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Full Circle 30

2024 April 1

This small oceangoing cruiser can be built by DIY builders

It’s hard to find interesting designs for review these days. So this month I thought we’d try a little different approach. In early 1973 I quit my design job in Seattle, loaded my Peugeot wagon and drove to Nahant, Massachusetts, on the north shore of Boston. I had applied, tried out for two weeks and then been offered a job with Dick Carter’s prestigious design office. I was going from the world of very uninspiring ferrocement boats to an office known for producing successful IOR racing boats for a variety of international clients, mostly in Europe and the U.K.


Dick’s office was in a five-story submarine watch tower on the tip of Nahant. I would be working with Yves-Marie Tanton, Chuck Paine and Mark Lyndsay. Dick spent much of his time out of the office in Europe or the U.K. hustling up clients for more custom IOR boats. I was to work alongside Yves-Marie on the third floor of the tower. We had a 12-foot-by-12-foot workspace for two drawing boards.

Chuck and Mark had the fifth floor “penthouse” office. Mark worked alongside Chuck much in a similar way to my position under Yves-Marie. Together we cranked out the work and I enjoyed every minute of it. When lunch time came we’d go out to Dick’s big front yard, sit under a big oak tree and talk about our dreams of the day when the name on the door would be one of our own names. During these lunch discussions we shared the work we were doing on our own, after hours, i.e. our dreams. Chuck would bring a half model he was carving. Sometimes he just brought his woodworking chisels and would fastidiously sharpen them. A lot of yacht design ideas were exchanged.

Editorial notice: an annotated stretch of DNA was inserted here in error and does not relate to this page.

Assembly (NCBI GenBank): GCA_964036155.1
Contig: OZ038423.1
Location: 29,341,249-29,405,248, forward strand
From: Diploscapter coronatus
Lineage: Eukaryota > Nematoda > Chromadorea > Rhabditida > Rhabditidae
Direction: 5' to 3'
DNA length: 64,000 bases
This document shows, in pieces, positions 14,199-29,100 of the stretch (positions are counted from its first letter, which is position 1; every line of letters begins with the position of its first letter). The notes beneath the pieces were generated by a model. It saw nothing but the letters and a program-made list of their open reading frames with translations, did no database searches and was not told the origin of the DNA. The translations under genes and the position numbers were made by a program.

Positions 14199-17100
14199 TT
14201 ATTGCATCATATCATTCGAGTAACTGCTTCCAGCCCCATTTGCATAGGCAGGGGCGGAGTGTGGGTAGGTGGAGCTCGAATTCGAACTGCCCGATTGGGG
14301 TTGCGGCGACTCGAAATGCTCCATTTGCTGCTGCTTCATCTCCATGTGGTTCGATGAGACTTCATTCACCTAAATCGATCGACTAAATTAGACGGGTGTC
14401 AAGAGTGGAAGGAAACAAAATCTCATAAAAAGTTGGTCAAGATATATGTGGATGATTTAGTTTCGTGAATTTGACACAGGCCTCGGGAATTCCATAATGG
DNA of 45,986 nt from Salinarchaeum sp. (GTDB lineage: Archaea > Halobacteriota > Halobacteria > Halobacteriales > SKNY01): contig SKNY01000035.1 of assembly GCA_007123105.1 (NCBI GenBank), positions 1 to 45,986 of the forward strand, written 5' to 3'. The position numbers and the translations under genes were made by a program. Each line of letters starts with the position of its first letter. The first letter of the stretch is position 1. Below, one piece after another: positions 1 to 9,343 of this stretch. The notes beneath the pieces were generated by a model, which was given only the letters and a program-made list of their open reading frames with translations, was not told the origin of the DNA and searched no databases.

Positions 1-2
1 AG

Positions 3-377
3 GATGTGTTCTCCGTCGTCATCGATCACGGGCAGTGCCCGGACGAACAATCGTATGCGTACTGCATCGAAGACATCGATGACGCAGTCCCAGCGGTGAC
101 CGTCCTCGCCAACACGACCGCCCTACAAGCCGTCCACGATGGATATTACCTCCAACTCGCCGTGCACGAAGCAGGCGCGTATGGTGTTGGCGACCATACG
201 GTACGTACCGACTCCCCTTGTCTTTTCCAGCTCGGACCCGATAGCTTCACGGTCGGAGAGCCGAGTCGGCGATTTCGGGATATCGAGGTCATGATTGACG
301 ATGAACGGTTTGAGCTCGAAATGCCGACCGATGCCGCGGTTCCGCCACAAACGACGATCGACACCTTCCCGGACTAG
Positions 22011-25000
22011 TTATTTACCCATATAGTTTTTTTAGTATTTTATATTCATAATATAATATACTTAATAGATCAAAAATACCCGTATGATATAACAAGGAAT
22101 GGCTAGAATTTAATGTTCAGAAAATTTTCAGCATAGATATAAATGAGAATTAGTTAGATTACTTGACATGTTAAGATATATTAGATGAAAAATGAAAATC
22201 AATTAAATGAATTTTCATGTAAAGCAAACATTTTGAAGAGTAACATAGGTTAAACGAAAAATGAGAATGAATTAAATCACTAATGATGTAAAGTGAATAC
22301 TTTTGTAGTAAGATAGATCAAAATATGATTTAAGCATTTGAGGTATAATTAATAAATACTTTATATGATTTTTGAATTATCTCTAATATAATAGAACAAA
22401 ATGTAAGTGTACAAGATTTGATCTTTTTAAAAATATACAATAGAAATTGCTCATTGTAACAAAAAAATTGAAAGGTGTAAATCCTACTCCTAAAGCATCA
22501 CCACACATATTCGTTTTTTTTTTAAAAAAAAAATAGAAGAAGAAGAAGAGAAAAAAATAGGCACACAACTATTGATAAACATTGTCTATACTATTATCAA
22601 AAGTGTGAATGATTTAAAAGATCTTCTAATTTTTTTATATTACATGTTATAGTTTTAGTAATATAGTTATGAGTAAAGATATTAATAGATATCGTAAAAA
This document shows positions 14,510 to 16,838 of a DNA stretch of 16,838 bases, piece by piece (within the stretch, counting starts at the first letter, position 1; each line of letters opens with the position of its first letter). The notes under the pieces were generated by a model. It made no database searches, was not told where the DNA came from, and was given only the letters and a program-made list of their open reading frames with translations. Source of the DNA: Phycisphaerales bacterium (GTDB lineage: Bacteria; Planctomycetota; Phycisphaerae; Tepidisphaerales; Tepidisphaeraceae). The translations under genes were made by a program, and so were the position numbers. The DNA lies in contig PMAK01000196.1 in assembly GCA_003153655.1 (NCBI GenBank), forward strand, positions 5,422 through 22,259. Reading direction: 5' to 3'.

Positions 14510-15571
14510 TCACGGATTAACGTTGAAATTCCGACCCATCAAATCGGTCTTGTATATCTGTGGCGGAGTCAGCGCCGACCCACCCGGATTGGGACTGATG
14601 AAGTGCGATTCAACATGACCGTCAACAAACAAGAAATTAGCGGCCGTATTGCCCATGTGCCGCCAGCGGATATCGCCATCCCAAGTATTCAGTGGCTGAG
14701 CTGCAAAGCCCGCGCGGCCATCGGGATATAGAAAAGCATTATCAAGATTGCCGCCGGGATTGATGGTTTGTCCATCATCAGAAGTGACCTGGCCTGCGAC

The way the work was distributed was a bit loose. Yves-Marie did the lines drawings and I did most of the rest of the design drawings on custom boat projects. Chuck and Mark worked on production boat designs. Dick would look over our shoulders occasionally but pretty much left us alone. Dick often would not look at our work until it was time to take off and meet with the client. He was a great boss.

Despite all our work on IOR boats, Chuck liked double-enders as much as I did. But Chuck’s double-enders were not at all like mine. I strived to push the volume aft to flatten the buttocks and increase sailing length. Chuck preferred a more traditional approach to the double-ender form with a much finer stern than my designs. Chuck had the ability to produce very good performing boats while preserving a very delicate and “yachty” look to the overall picture. Chuck never produced an awkward looking design.

Chuck’s first finished double-ender was Carol. Chuck named his designs after his high school girlfriends. Carol had a D/L of 318 and a L/B of 3.04. Chuck’s double-enders all had full keels but on Carol you see a highly swept leading edge to the keel to help reduce wetted surface. In plan view you can see how symmetrical the waterlines are fore and aft. The advantage to this shape is that as the boat heels, the shape going through the water changes very little giving the boat a light helm feel at any heel angle. Note the hollow garboards and strong deadrise on this design. Anytime you have a full keel you can almost count on a D/L over 300 due to the volume of the keel.

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